You’ve had your information-gathering presentation and established rapport and credibility, so now what? What are some things you can do to prepare for your next presentation (the one where you close the sale)? It all has to do with the qualification elements you choose, says Michael Goodman, president of USSalesForce Corporation and executive director of International Sales Pros Association LLC.
“Qualification happens throughout the whole sales process,” says Goodman. “If I’m giving a presentation, I need to know what elements I’m presenting to, and because there are multiple elements, I need to know what I have and what I am missing. I don’t want to present something that the buyer doesn’t care about.”
Goodman says that prior to any presentation, it is critical to understand the Pain, Power, Fit qualification elements (developed by John Bowie, Sales Traction Inc.):
PAIN: What is the prospect’s motivation to buy? Make sure prospects recognize their need to buy. The buyer must have a specific return on investment.
POWER: Does the prospect have the resources necessary to make the deal come together? Are you speaking to the highest stakeholder? (Note: This is not necessarily the person who holds the highest title.) That person must have the intention to act. Does the prospect believe that you can deliver the solution? Goodman suggests two ways to establish credibility during a presentation. The most important is having a library of your past success stories. “These stories should be of similar situations where your solutions have helped people and companies,” he says. “Sprinkle those stories liberally throughout your presentation. Second, make sure that the people you have success stories for are highly recognizable.”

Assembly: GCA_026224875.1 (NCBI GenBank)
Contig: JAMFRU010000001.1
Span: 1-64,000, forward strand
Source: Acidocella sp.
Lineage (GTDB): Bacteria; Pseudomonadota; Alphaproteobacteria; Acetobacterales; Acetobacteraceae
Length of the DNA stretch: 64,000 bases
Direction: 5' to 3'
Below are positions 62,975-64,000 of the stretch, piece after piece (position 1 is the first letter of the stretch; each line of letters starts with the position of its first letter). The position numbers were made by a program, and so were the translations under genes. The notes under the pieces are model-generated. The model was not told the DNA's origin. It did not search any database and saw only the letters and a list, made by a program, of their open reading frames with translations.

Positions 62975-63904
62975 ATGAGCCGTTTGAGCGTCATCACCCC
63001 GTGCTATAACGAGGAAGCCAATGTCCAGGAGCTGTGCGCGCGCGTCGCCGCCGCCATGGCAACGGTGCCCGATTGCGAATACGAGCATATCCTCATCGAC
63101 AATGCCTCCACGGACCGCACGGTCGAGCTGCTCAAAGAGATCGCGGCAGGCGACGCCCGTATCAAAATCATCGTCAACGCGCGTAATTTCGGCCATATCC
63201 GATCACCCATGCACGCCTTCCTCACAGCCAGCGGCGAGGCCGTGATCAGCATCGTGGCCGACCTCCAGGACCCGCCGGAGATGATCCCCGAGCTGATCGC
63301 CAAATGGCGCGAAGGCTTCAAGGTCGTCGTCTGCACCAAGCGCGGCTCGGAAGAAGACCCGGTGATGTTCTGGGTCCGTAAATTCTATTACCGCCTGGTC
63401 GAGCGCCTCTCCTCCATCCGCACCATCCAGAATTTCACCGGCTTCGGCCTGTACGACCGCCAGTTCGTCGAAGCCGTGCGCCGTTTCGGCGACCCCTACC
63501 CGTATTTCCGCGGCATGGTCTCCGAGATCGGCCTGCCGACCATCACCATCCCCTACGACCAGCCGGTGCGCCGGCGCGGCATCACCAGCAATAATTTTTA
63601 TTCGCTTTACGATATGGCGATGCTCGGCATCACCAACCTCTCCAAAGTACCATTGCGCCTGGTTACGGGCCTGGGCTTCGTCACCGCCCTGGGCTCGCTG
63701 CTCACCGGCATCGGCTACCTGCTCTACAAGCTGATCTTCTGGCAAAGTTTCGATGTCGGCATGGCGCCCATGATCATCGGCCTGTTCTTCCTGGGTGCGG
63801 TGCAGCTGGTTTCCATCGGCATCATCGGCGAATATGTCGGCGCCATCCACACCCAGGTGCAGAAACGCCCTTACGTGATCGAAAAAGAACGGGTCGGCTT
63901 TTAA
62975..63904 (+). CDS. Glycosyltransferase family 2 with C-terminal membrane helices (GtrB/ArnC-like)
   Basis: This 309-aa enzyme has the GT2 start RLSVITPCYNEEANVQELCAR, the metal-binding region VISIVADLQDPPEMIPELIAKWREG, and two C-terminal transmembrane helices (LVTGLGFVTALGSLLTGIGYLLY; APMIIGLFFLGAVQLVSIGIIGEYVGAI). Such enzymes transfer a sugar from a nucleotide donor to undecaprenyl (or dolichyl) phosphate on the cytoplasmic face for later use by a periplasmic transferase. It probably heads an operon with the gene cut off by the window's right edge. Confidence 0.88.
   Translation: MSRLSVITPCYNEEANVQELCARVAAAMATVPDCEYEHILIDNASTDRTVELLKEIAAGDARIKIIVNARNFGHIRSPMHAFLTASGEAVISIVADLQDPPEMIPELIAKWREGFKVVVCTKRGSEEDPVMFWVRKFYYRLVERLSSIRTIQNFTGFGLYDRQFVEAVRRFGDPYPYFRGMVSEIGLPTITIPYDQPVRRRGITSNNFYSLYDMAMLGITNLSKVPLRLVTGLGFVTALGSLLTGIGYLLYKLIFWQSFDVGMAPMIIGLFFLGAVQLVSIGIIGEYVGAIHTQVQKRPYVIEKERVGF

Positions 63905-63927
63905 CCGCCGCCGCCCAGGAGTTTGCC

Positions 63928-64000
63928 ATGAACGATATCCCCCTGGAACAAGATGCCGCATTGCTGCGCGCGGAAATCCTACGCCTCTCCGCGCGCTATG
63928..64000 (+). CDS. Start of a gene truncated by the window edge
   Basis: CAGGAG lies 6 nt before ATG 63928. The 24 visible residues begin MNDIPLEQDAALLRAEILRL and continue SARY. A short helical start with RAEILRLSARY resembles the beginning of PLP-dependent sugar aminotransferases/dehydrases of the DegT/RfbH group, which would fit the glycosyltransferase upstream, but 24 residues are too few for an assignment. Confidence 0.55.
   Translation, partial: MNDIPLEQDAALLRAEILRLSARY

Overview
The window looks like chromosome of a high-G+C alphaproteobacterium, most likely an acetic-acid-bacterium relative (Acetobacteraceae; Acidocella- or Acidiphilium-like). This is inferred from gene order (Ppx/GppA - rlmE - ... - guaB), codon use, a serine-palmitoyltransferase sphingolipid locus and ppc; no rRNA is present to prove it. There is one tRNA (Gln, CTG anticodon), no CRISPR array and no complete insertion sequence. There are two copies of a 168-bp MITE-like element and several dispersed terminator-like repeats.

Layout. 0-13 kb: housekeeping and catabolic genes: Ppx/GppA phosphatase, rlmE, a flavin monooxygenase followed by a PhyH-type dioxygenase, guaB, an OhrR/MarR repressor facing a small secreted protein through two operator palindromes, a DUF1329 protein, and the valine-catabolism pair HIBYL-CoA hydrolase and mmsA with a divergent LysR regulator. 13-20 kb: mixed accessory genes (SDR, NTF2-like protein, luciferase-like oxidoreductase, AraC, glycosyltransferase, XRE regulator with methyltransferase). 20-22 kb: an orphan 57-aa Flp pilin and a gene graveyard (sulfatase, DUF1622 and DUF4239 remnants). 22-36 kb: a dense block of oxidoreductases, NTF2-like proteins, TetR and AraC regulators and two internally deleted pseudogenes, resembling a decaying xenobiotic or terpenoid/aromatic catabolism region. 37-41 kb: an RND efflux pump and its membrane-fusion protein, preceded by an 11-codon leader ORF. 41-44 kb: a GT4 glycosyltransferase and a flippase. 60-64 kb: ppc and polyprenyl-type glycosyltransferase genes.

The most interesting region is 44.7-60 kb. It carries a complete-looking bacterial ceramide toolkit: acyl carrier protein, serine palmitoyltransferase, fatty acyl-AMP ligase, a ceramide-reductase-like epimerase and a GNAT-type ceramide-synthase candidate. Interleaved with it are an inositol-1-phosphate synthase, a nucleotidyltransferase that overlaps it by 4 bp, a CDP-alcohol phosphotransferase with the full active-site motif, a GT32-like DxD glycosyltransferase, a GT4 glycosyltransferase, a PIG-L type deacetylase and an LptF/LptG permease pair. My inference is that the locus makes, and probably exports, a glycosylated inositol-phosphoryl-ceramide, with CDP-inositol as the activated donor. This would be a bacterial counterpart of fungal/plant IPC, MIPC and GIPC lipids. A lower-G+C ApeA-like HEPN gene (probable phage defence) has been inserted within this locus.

FIT: Does the solution that I bring to the table fit with what the prospect needs to accomplish? Is my solution better than other solutions available to him or her? Does it even make sense to continue?
After evaluating these elements, decide if what you’ve got is critical to making this sale work. You need to address these elements, if you haven’t already, in your next presentation.